The German government stands out among other countries in terms of its investment in agriculture adaptation. Overall, it is one of the few countries that has met the 0.7% target, allocating 0.74% of its GNI to ODA. In 2021, Germany was the fourth-largest donor in relative terms. In recent years, Germany has taken on a leading role in the global fight against hunger, investing in agriculture and stepping up climate financing. Germany is the world's second-largest source of humanitarian assistance and funding to the WFP, with an annual investment of roughly €2 billion in food security and rural development. Germany spent US$1.8 billion of its ODA on agriculture in 2020, making it the highest absolute donor to agriculture among OECD DAC countries. According to a statement from the BMZ on October 20, 2022, Germany increased its international climate finance to €5.3 billion (US$5.2 billion) in 2021 from €5.1 billion (US$5.0 billion) in 2020. Furthermore, nearly half (49%) of its climate finance in 2021 supported climate adaptation.

Despite Germany’s strong support for climate finance, it is only the second-largest donor to agriculture adaptation and this spending represented a small 6% of Germany’s total ODA in 2020. Furthermore, Germany has been criticized for failing to meet its commitment to increase financial assistance to LICs and LMICs to cut emissions and adapt to the worsening climate crisis. This proposed increase was supposed to increase climate adaptation financing from €4.3 billion in 2021 to at least €6 billion per year by 2025. In 2022, there was no climate finance increase in Germany's federal budget, compared to 2021. German Finance Minister Christian Lindner's draft federal budget for 2023 maintains climate finance at the 2021 level.

How do countries channel agricultural adaptation ODA?

The OECD states how support for adaptation overall focuses more on sectors closely linked to the ecosystem, such as agriculture, forestry and fishing, or water supply and sanitation, unlike in the case of mitigation where the focus goes to reducing greenhouse gas emissions, such as transport. ODA allocations to ecosystem subsectors provide quality insight into the levels of financing for agriculture adaptation and how this funding is prioritized.

In the context of agricultural adaptation, donors have placed priority on agriculture development, which refers to integrated or crosscutting agricultural projects and farm development. Over the last ten years, 38% of funding to agriculture development has gone to projects with climate change adaptation as a principal objective.

While agriculture development is the highest-funded subsector, agricultural education/training and agricultural extension (i.e. agricultural advisory services) rank much lower on the priority list. Considering that training is key to ensuring sustainable implementation of climate-smart technologies and empowering smallholder farmers and communities, understanding this funding gap and urgently scaling up existing initiatives is an essential next step for improving agricultural adaptation.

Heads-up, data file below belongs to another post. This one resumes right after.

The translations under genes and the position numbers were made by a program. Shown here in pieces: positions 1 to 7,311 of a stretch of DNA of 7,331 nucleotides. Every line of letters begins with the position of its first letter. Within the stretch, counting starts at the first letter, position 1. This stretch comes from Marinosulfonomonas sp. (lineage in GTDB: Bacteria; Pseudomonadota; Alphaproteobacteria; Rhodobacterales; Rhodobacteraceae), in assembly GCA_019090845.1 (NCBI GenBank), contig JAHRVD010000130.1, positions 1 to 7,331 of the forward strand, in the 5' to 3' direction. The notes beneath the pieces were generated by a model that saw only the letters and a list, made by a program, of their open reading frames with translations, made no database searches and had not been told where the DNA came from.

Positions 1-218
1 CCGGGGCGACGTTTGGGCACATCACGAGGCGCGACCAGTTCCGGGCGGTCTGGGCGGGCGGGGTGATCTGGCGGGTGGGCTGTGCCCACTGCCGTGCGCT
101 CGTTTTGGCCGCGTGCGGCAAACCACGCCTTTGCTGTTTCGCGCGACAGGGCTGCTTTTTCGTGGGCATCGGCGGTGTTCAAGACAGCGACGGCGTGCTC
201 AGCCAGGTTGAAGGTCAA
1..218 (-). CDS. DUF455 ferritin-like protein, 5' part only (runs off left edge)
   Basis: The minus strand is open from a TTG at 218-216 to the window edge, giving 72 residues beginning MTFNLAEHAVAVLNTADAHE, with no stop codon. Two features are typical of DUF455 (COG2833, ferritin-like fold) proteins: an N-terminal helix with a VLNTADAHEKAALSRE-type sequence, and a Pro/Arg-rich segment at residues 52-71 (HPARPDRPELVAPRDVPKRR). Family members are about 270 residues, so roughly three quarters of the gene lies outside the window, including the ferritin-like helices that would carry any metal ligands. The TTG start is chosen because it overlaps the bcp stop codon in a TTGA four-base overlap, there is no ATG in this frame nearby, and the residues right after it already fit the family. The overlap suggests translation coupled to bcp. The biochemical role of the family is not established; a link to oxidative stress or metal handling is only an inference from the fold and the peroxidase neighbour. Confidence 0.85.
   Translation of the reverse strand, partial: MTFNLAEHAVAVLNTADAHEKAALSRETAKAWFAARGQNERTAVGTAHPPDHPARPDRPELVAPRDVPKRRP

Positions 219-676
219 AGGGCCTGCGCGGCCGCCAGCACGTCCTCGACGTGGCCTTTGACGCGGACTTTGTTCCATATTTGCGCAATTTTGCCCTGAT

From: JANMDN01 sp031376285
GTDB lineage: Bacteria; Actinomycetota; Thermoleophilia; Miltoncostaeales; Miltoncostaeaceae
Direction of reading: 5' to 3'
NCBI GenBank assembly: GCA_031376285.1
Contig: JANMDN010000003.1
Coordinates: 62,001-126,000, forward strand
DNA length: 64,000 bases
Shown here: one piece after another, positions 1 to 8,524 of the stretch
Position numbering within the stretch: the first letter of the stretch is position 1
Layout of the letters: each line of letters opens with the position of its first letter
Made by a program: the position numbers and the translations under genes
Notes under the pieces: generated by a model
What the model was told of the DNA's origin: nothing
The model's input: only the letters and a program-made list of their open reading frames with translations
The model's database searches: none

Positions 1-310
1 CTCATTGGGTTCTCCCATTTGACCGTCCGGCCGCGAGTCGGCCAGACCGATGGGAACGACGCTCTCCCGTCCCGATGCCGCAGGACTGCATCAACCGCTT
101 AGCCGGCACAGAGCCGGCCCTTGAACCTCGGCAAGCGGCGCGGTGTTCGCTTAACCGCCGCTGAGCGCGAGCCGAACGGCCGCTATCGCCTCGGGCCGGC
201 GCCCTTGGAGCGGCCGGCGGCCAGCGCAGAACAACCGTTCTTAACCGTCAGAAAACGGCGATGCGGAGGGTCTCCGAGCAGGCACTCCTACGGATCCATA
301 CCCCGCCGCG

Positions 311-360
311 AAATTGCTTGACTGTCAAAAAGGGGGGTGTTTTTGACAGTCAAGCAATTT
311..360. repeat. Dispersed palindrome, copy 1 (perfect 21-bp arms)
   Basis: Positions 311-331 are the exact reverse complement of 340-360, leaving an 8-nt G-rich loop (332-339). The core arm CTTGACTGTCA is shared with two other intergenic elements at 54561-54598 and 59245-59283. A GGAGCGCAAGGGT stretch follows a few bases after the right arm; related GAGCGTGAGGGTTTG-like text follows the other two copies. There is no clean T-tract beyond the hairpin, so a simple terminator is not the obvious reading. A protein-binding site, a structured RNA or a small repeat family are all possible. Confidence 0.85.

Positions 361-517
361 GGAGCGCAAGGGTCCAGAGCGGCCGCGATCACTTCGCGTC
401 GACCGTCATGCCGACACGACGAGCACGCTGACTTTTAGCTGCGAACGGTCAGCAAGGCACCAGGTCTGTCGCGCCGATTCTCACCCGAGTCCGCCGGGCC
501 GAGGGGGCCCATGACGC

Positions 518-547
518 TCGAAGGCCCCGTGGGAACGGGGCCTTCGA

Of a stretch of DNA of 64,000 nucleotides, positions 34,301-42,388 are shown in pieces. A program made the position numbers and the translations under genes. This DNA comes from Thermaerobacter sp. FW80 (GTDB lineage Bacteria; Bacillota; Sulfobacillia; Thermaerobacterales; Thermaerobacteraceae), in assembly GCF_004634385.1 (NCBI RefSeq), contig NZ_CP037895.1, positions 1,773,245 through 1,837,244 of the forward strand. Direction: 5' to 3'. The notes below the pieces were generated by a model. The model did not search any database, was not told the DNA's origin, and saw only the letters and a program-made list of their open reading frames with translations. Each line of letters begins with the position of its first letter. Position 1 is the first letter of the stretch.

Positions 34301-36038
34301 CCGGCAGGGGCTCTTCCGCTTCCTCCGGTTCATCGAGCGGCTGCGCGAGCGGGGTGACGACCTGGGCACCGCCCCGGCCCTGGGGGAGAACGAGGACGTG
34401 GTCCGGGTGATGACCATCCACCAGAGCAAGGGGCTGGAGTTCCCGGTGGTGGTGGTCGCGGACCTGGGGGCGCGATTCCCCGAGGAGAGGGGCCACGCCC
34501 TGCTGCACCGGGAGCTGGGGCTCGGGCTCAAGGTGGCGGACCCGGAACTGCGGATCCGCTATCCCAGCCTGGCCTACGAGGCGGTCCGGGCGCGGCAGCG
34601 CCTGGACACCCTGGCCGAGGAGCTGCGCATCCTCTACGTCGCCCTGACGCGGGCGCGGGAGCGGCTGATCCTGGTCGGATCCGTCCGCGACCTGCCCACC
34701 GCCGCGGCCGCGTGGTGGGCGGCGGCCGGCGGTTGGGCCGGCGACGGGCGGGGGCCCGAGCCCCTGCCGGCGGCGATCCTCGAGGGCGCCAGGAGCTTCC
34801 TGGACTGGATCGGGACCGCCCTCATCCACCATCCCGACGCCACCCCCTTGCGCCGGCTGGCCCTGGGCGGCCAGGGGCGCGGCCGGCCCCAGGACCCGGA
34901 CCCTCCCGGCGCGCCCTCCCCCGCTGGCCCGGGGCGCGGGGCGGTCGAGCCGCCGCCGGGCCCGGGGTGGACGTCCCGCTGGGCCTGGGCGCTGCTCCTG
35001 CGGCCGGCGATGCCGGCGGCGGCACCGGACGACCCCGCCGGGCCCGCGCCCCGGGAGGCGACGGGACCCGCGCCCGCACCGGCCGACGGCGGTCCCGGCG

Figure 2.1: Bilateral ODA to agricultural adaptation by subsector, 2020

Figure 2.2: Bilateral ODA to agricultural adaptation by top seven subsectors, 2011-2020

Most ODA for agricultural adaptation is channelled through the public sector, which represents 59 percent of the share. LICs and countries in sub-Saharan Africa received the most ODA for agriculture adaptation in 2020.

What’s next for ODA to agricultural adaptation?

A critical lens must be applied to the way in which the globe collectively alleviates the pressures on smallholder farmers and their communities, which despite their minimal contributions to climate change, now shoulder the burden of its impacts. As a result, conversation around negative trends in financing and ODA patterns to agricultural adaptation is both timely and necessary.

Outside of a spike in financing in 2017, agricultural adaptation as a share of climate change adaptation ODA has remained stagnant, even as overall ODA is increasing. It is also well documented that the share of overall climate financing has not been in lockstep with financing towards climate mitigation. These funding gaps adversely impact how effectively agricultural adaptation and sustainable farming practices, in particular for smallholder farmers, can be implemented.

As much as the scale of financing is crucial, so should the quality of the finance. While almost 70% of agricultural adaptation ODA in 2020 was channeled through the public sector, donors’ use of loans to fund agricultural adaptation has increased in recent years, with implications for the debt burden of recipient countries.

While a large financing gap remains, COP27 made some breakthroughs on adaptation financing, which could signal a shift in agricultural adaptation financing trends. Governments agreed on how to advance the Global Goal on Adaptation, which will inform the first Global Stocktake, an important means for increasing focus on the needs of the most vulnerable, including smallholder farmers, and US$230 million in new commitments were made to the Adaptation Fund. Ideally, these, and future commitments, will assist many more smallholder farmers to come who are adapting to climate change, particularly women and youth, through increased R&D and implementation efforts in the most vulnerable communities.

 Angela  Reithuber

Angela Reithuber

Mwandwe  Chileshe

Mwandwe Chileshe

Adam Jennison

Adam Jennison